Shame Day II: ISPs and the Six Strike System

Normally, Thursdays here at Culture War Reporters is dedicated to “Fame Day,” in which Evan and I call attention to people, events, or trends we think aren’t getting the attention they deserve.

But not today.

Partly due to my illness, partly due to some unforeseen time constraints, and mostly because of the severity of the issue in question, today there will be no Fame Day.

Instead, we’ll be performing an emergency Shame Day on the subject of yesterday’s terrible news that five major internet service providers (ISPs) will be implementing a “six-strike” system on people suspected of copyright infringement.

Let me break it down for you.

Normally, when you sign up with an internet provider, exactly what you do or don’t do with your connection is entirely and exclusively your business. Whether it’s something as impressive as you doing an electric guitar cover of the hallelujah chorus or as lousy as writing a thousand comments calling that same YouTube video gay is all up to you. What you read, what you write, what you post, what you view- the ISP is simply there (as the name states) to provide internet.

But no longer.

Yesterday, five major ISPs (Verizon, Time Warner, Cablevision, Comcast, and AT&T) announced that they would be participating in this anti-piracy initiative spearheaded by the “Center for Copyright Information” or “CCI”- a lobbyist group for a number of media groups. Quite simply, individual users suspected of “copyright infringement” will be given five warnings, the sixth “strike” resulting in their internet speed being slashed to dial-up quality for an unspecified amount of time.

Now you’re probably thinking “Hey- just don’t pirate stuff and you’ll be fine!” and you know what?

You’re right. You don’t have to pirate.

I’m taking over from this point on for a number of reasons. For the most part because although Gordon had good things to say, he didn‘t necessarily say them well, and in some cases didn’t make very much sense; we’re going to chalk that up to his recent illness. I will be relating to you what points of his that I can, while adding my own.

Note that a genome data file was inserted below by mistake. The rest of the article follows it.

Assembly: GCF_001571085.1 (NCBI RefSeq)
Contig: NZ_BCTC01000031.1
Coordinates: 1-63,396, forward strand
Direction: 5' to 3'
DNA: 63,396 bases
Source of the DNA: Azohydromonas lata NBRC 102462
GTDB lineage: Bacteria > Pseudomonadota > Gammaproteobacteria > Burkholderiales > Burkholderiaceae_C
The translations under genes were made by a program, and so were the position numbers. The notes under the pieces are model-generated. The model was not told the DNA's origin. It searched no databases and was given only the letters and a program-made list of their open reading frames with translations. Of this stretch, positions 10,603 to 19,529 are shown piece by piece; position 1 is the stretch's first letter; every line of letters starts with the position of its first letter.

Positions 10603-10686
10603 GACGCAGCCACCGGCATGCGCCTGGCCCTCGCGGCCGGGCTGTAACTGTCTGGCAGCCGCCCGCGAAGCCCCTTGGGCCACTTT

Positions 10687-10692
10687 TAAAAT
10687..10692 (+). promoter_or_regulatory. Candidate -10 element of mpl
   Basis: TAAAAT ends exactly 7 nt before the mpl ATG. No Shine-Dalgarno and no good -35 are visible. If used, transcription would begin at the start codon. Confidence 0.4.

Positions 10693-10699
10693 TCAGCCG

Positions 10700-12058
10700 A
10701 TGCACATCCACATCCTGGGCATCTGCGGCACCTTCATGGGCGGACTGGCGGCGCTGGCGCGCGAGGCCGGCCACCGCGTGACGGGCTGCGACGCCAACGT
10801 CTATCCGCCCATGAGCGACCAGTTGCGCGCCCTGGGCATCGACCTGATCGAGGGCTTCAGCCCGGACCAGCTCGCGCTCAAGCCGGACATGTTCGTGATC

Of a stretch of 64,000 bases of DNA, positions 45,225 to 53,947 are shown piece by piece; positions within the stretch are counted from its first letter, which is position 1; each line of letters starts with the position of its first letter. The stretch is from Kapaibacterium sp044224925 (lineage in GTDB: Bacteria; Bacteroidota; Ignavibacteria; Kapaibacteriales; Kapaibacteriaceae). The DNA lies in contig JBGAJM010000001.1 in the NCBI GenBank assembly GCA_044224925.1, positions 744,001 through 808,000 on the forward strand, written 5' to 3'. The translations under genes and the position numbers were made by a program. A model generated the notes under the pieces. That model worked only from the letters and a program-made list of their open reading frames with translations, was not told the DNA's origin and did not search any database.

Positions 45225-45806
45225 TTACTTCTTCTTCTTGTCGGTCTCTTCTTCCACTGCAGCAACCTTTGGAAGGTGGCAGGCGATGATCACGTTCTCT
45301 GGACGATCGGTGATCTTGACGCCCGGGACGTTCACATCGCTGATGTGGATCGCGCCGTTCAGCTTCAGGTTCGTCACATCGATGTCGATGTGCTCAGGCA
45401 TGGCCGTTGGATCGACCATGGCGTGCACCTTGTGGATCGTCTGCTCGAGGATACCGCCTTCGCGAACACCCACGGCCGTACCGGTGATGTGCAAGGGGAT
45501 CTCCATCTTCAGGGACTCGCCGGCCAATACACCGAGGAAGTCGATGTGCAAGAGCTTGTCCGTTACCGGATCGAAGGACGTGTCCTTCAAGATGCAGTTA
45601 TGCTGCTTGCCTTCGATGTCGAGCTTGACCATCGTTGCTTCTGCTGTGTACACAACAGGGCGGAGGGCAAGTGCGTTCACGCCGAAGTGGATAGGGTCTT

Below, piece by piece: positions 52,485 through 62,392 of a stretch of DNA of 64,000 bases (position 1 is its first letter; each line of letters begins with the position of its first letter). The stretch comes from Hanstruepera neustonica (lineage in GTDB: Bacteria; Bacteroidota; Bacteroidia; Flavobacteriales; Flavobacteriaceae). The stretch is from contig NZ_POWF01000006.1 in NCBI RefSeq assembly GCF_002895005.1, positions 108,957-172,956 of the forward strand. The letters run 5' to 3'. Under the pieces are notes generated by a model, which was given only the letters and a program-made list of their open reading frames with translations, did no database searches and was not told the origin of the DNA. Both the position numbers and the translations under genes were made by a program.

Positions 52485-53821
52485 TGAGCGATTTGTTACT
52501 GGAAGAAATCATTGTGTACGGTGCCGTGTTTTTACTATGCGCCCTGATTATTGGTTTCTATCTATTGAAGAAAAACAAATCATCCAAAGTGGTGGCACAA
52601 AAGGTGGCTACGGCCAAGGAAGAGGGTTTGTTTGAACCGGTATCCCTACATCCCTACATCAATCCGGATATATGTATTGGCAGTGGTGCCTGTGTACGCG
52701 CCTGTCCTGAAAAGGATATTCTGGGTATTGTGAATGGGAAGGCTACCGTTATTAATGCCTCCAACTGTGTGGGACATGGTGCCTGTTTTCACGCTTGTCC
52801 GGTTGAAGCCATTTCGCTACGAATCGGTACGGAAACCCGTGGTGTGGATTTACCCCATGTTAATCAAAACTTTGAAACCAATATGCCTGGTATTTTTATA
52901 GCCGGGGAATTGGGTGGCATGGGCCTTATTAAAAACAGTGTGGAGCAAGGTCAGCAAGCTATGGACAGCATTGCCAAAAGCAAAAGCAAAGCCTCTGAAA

Gordon’s next point is that for the most part, many people pirate because of time and money. Focusing on time, the truth is that we can’t always guarantee that we’ll be at home on a Thursday night to catch The Office. Maybe we’re working another job [many of us need to], or maybe we just forgot. What options does this leave us?

For those of us in America, Hulu is always an option. The on-demand streaming site once provided a very broad range of TV programming, and Gordon points out that it’s a fantastic resource, or at least used to be. Nowadays, however, it’s a lot more difficult to use than it used to be. Hulu Plus, which requires a subscription, is needed to watch a lot of older shows, sometimes even episodes that aired a month ago, if New Girl is any indication. With one of the most convenient resources made less so, is it any wonder that so many people simply turn to torrents?

Gordon’s next point, and a very valid one, is this issue of the Six Strike System and how it relates to piracy. There’s an issue of what exactly is at stake here. Gordon insists that the answer to that is everything, and while I’m not fully with him on that, there’s some sense to what he’s saying.

The thing is that almost anything can be considered copyright infringement. YouTube covers, memes [which often use screenshots of shows like Futurama {see: our Shame Day image}], Gordon’s beloved gifs, even many of the pictures of this blog, in spite of being Photoshopped, don’t technically belong to us.  Would we have our internet cut because we run this blog? [Answer: I wouldn’t, because I am Canadian.]

To finish off what Gordon wrote earlier today, the issue is that the people in question aren’t being penalized by an international agency, or even the state or federal government. The fact of the matter is that these ISPs are “using their lobbies to persecute and prosecute suspected users without due process” [quoting Gordon]. What truly incensed him more than anything, though, was the way they’re going about it. That they’re holding themselves up as Knights of Good when in reality they’re just proud that they’re “selectively picking off anyone their bosses deem a threat to their unending stream of profit.”


Piracy is not a subject I agree with Gordon on, and in fact I had a very hard time letting his last piece on the subject be put up on the blog. If people really, truly love art, whether it take the form of television or movies or video games they need to vote with their wallets and know that what they love is worth spending money on.

That being said, I do believe that what these ISPs are doing is wrong, particularly in that they have no one to be accountable but themselves. No business or corporation should have that right. Shame on these ISPs, and shame on the Center for Copyright Information.

2 responses to “Shame Day II: ISPs and the Six Strike System

  1. Pingback: Evan and Gordon Talk: Piracy |

  2. Pingback: “White Washed Tombs” or “Shame and Social Pressure” |

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